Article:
Wednesday, December 25, 2019

Merry Christmas!

Quem vidistis, pastóres? dícite, annuntiáte nobis, in terris quis appáruit? * Natum vídimus, et choros Angelórum collaudantes Dóminum. V. Dícite, quidnam vidistis? et annuntiáte Christi nativitátem. Natum vídimus. Gloria Patri. Natum vídimus. (The third responsory of Christmas Matins.)

The Adoration of the Shepherds, by Domenico Ghirlandaio, 1483-5, from the Sassetti Chapel at the church of the Holy Trinity in Florence. The artist portrayed himself as the shepherd closest to the Christ Child, pointing Him out to the others; his hand is also right next to the garland sculpted on the sarcophagus being used as a manger, since his name derives from the Italian word for ‘garland.’ The Latin inscription on the sarcophagus refers to a legend that when the Romans captured Jerusalem in 63BC, an augur named Fulvius, who was killed in the seige, had prophesied  the coming of Christ: “As he fell by Pompey’s sword in Jerusalem, the augur Fulvius said ‘The urn that covereth me shall bring forth a god.’ ”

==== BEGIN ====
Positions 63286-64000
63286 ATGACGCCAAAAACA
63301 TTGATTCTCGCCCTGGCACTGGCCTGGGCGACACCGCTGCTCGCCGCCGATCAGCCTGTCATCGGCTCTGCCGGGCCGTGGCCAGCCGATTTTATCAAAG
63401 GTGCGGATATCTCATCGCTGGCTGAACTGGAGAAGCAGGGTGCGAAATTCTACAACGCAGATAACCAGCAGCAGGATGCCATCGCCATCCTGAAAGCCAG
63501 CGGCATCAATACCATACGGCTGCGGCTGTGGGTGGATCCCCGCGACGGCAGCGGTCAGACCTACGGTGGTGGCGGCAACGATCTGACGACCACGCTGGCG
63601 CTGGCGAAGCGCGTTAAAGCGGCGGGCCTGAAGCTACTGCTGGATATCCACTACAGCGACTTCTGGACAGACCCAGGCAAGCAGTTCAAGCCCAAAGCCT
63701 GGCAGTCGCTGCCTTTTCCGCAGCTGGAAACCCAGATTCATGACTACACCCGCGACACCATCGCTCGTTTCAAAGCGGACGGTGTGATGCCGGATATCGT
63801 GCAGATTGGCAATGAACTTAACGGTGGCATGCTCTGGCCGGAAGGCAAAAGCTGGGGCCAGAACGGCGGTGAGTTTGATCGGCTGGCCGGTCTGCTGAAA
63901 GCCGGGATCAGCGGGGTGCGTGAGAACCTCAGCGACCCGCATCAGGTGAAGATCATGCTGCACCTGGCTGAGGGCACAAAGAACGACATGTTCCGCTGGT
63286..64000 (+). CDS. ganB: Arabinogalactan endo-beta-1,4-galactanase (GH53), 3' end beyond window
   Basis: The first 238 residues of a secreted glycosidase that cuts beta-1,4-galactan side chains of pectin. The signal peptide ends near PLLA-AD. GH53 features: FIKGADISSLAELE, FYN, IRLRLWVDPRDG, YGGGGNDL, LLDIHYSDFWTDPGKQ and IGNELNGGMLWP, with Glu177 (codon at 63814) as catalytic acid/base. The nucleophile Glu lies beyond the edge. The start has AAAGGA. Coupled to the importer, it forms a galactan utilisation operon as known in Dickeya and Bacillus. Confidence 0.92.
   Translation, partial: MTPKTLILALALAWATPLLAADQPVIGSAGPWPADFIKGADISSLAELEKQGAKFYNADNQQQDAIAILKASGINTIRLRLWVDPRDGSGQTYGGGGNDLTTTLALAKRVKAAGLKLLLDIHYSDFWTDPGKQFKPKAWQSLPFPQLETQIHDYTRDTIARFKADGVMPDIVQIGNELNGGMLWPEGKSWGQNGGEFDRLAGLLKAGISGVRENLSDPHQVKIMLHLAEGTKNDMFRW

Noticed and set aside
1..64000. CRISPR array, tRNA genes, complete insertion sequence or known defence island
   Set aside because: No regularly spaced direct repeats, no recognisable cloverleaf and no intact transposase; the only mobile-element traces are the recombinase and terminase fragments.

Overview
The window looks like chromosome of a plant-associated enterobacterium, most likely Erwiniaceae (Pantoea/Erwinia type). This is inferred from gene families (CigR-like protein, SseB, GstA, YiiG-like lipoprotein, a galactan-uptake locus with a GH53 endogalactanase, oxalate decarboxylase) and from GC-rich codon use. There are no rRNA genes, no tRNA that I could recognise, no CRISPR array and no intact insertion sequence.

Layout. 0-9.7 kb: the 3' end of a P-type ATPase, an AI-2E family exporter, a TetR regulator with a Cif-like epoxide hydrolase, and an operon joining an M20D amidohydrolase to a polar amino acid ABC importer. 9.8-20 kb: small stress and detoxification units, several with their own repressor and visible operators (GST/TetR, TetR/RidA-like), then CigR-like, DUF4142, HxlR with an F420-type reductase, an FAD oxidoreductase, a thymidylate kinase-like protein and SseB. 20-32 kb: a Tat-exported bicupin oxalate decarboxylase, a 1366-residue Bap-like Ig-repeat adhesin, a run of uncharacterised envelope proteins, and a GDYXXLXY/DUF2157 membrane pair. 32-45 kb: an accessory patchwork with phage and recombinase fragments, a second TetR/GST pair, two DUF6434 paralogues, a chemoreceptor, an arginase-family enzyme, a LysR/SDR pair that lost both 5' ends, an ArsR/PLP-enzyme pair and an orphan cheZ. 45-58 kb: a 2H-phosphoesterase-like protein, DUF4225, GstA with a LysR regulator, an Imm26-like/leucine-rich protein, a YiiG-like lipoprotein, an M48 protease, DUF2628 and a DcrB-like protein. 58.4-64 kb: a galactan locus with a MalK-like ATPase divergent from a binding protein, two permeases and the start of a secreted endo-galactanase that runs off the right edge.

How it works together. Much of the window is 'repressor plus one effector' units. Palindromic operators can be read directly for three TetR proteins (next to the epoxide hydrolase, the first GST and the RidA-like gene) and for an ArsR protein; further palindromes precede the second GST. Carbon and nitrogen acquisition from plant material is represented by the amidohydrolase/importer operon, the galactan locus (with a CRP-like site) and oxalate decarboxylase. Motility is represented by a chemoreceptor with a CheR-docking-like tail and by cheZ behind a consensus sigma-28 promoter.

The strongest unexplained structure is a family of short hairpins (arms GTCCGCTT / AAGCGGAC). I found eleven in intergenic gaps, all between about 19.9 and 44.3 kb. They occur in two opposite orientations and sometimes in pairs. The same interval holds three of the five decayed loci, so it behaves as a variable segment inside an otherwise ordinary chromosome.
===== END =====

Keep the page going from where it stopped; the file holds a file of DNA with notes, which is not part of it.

R. Whom have ye seen, o shepherds? Speak, and announce to us what ye have seen; who hath appeared upon the earth? * We have seen a new-born Child, and choirs of angels praising the Lord. V. Tell us, what have ye seen? and announce the birth of Christ! We have seen. Glory be. We have seen.

A glorious polyphonic setting by Victoria.

On behalf of the publisher and writers of New Liturgical Movement, I wish all of our readers a Merry Christmas, and every blessing from the Child that is born unto us! By the prayers of the Holy Mother of God and all the Saints, may God grant the world peace in the coming year.

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